The morphological measurements and characters scored for the F. verrucosus and F. oustaleti species complexes are summarized in Table 4. F. oustaleti and F. verrusosus are distinguished by the number of dorsal cones in both females and males (>50 in F. oustaleti; <50 in F. verrucosus). This result confirms original findings that the number of dorsal cones distinguishes the species F. oustaleti from F. verrucosus [12]. The difference in dorsal cone number is especially striking for females (maximum dorsal cones is 13 in F. verrucosus compared to 76 in F. oustaleti). F. oustaleti individuals (maximum SVL = 261 mm/199 mm (males/females) also tend to be larger than F. verrucosus individuals (maximum SVL = 196 mm/138 mm). Representative individuals are provided in Fig 4. Based on the characters measured and scored, there are no clear morphological distinctions between the genetic clades (potential cryptic species) found within each species.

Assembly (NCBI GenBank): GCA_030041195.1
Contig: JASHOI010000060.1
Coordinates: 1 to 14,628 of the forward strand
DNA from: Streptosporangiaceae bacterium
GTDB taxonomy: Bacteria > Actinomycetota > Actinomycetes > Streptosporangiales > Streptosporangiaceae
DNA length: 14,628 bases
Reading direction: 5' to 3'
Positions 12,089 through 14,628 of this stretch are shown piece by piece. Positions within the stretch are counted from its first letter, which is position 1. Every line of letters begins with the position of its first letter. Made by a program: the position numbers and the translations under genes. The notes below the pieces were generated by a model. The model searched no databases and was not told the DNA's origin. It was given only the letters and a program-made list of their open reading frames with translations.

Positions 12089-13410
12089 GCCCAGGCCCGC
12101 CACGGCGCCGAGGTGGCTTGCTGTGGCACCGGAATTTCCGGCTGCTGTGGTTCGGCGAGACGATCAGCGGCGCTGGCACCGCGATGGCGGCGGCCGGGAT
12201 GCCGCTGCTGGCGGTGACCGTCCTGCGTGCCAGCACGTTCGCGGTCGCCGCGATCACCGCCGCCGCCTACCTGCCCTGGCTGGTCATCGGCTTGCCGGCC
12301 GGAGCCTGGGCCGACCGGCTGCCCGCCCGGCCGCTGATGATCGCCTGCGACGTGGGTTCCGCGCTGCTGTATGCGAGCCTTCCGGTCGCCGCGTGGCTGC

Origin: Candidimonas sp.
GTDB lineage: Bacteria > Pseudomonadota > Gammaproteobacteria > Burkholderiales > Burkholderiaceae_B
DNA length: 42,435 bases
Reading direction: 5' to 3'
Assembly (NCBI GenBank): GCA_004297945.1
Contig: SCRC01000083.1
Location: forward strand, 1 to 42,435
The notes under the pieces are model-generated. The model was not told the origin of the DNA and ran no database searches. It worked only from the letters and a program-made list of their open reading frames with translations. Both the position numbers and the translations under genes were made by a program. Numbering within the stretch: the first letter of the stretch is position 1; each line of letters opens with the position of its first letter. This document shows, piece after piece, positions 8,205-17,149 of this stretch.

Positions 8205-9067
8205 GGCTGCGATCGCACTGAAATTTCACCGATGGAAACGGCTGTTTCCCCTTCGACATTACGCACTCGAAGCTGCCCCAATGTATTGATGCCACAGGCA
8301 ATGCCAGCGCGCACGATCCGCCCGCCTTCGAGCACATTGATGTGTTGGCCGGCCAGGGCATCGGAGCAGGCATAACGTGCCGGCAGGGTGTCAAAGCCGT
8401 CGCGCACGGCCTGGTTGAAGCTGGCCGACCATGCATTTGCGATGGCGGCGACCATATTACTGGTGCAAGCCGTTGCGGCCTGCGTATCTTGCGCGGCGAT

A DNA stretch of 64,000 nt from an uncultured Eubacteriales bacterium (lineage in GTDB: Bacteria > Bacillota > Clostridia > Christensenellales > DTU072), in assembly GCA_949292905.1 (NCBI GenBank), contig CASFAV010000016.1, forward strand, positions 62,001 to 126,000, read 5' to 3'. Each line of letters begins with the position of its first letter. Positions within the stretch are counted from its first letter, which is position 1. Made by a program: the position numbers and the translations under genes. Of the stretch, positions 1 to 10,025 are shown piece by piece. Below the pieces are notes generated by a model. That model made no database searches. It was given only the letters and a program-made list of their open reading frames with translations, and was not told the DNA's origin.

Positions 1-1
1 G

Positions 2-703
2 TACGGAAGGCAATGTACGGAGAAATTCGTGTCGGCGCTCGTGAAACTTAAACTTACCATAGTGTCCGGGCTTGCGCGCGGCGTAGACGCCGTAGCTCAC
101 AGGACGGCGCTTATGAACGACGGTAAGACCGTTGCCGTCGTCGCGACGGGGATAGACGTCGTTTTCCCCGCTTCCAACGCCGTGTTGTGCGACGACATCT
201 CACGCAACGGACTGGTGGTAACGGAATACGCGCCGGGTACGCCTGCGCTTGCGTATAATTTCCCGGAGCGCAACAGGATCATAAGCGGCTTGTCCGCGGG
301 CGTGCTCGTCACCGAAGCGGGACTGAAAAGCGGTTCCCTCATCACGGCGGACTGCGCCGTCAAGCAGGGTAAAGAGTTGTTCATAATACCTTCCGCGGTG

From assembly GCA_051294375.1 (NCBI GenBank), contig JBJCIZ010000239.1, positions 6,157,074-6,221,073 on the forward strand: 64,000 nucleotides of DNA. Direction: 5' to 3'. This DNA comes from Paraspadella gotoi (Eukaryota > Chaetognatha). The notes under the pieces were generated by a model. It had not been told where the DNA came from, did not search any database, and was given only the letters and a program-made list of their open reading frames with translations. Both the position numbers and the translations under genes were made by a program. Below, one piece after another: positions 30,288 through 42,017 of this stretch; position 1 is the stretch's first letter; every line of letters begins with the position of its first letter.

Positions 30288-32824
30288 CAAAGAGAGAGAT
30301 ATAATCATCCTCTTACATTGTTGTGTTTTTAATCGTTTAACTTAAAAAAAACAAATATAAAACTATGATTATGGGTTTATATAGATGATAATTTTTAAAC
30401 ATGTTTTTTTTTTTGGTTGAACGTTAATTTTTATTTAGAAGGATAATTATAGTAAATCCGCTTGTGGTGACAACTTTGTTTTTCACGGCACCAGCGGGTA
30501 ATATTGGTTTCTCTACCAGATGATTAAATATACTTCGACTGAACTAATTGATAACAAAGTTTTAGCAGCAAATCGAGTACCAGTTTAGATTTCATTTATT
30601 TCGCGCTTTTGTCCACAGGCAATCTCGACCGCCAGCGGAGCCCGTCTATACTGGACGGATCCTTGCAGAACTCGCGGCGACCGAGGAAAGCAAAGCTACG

Fig 4. Live adult representatives for each species in the F. verrucosus and F. oustaleti complexes.

Letters correspond to clades on all other figures in this paper; males (m) on left and females (F) on right. (a) F. verrucosus clade A (m: Fort Dauphin; f: Tsiaroa-Ampasy), (b) F. verrucosus clade B (m: Mangoky River; f: Ankatsakantsa Sud), (c) F. oustaleti clade C (m: Ambanja; f: Anoalakely), (d) F. oustaleti clade D (m and f: Mahabibo).

Table 4. Morphological variation in Furcifer oustaleti and Furcifer verrucosus.


Phylogenetic analyses